Cloning and Stem Cell Research
Technology has advanced a great deal within the past few years. We have learned so much information about animals' genes and what can be done with them. However, with this new information brings new questions and arguments. So far, scientists have successfully cloned a sheep, a monkey, a bull, and are working on an endangered breed of ox, of course cloning animals and conducting research on those animals does not concern many people. When people begin discussing cloning and stem cell research heads turn because it is such a controversial issue. Is it morally right to destroy a life so that maybe someday others could live?
According to an article in People Weekly the theory is that embryonic stem cells could replace any damaged or diseased tissue, curing diseases like Alzheimer?s, Parkinson?s, and diabetes. Sounds like a winning plan to the uneducated hear. The problem that arises with this theory is that scientists must destroy human embryos to make the cells.
Michael West, the chief executive of Advanced Cell Technology a Worcester, Massachusetts based company where a majority of their cells come from embryos left over from In Vitro Fertilization. In Vitro Fertilization, is a process where the sperm from a male and an egg from a female are fertilized outside of the human body in a laboratory. When scientists perform this procedure generally the scientists will extract more than one embryo from the female to ensure that at least one will be fertilized. The rest of the cells are then extra and are not needed. West and other scientists at Advanced Cell Technology have proposed producing stem cells from cloned embryos. This may lead to treatments in which damaged tissue is replaced with what are essentially the patient?s own cells. West also explains that unlike other types of cells, embryonic stem cells can probably reproduce forever. ?These cells will grow for researchers until the last researcher on the Earth,? ads West (Herper).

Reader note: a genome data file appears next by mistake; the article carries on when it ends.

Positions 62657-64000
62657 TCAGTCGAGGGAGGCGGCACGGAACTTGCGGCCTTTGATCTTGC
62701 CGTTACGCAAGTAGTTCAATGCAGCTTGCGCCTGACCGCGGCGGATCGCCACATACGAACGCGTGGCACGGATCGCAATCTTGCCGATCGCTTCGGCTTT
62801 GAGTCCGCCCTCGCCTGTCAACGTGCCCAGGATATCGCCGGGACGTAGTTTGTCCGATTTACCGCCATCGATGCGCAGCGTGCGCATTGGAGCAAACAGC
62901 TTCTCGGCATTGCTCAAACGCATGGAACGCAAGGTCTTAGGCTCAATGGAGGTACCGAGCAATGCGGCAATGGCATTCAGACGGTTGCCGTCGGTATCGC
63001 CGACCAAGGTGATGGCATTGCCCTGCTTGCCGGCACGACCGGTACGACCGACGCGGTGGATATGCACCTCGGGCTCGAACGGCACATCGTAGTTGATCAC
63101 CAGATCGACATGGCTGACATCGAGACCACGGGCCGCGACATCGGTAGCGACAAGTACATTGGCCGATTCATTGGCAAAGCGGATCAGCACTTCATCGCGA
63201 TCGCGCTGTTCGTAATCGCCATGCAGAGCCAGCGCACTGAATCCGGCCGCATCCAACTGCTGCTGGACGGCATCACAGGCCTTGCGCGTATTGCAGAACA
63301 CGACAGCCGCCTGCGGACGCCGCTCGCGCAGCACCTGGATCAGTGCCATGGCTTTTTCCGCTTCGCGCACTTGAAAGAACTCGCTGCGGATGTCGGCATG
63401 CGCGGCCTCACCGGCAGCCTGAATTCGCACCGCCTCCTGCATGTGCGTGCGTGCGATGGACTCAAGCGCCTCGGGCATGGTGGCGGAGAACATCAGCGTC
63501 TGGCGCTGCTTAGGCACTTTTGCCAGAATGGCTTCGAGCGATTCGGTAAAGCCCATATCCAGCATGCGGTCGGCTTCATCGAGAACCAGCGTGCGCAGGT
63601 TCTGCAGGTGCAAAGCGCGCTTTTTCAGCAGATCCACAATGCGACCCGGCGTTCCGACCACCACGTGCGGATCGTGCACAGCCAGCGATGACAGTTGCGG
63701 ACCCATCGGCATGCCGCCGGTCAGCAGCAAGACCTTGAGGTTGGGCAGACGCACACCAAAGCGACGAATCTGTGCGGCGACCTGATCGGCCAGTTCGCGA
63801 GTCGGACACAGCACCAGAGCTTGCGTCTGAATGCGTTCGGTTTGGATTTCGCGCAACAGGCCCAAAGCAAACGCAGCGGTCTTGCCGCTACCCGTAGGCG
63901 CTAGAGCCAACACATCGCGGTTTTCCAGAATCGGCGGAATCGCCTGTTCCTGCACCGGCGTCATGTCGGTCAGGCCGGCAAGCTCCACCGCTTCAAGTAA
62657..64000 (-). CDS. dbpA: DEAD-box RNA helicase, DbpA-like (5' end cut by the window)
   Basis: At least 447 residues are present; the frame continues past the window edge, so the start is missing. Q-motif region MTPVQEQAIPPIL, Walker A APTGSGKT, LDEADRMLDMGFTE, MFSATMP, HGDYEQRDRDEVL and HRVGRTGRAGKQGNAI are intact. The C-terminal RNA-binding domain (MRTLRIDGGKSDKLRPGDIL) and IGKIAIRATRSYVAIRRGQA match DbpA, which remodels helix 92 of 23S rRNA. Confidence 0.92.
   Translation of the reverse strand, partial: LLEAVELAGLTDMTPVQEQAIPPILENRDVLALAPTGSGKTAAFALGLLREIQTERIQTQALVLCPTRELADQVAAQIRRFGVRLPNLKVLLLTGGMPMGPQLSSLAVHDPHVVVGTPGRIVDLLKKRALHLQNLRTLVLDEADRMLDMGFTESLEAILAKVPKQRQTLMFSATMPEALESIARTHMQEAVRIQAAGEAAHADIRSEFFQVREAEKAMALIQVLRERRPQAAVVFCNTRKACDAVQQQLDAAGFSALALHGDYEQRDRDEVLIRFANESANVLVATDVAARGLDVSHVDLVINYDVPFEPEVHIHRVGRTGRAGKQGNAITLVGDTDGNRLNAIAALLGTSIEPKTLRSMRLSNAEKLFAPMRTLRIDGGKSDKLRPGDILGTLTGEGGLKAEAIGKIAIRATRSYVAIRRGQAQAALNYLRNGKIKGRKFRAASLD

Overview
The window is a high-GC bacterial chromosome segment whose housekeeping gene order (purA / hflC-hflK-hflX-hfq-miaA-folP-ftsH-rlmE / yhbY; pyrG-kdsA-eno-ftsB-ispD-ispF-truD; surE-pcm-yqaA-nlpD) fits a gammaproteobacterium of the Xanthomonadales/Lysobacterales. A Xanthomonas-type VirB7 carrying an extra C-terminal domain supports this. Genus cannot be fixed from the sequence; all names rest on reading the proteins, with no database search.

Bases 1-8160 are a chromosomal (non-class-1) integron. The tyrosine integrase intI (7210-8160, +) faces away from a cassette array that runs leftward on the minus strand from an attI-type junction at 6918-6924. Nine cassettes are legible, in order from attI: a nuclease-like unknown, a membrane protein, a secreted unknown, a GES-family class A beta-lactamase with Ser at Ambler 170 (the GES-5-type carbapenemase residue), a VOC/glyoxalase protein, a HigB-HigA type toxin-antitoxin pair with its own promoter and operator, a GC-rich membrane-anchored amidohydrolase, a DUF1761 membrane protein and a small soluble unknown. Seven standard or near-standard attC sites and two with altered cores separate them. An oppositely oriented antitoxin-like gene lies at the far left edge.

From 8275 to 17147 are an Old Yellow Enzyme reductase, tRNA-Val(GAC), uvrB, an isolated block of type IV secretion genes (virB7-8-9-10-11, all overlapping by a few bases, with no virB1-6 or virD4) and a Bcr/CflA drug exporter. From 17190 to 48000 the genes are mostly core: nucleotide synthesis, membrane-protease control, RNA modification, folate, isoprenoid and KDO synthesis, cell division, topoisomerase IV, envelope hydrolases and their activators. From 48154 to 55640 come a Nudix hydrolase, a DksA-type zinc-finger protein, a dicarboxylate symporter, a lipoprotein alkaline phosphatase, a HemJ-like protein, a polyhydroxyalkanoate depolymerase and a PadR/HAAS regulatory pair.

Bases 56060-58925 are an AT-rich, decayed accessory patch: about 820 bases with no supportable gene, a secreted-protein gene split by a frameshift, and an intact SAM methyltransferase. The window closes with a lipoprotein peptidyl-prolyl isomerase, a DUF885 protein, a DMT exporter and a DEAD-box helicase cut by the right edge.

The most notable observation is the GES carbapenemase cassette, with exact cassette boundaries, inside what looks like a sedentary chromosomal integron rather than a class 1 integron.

When asked in a CNN.com chat room, ?When do scientists consider an embryo a life?? Dr. Jeffrey Kahn the Director of the Center for Bioethics at the University of Minnesota responded with this. ?It depends on the scientist, but you would get views ranging from ?at conception? to ?at birth.? Many people consider the stage of embryos we are talking about to be ?pre-embryos? since they are so early in their development.?
Some scientists believe that there are many advantages in allowing human cloning
to proceed. Dr. Richard Seed, an advocate for human cloning suggests that some day it may be possible to reverse the aging process from what could be learned through cloning. Scientists also believe that they might be able to help heart attack victims by cloning the person?s healthy heart cells and injecting them into the areas of their heart that were damaged from the heart attack. Through cloning, infertile couples could also be able to have children. It is a fact that...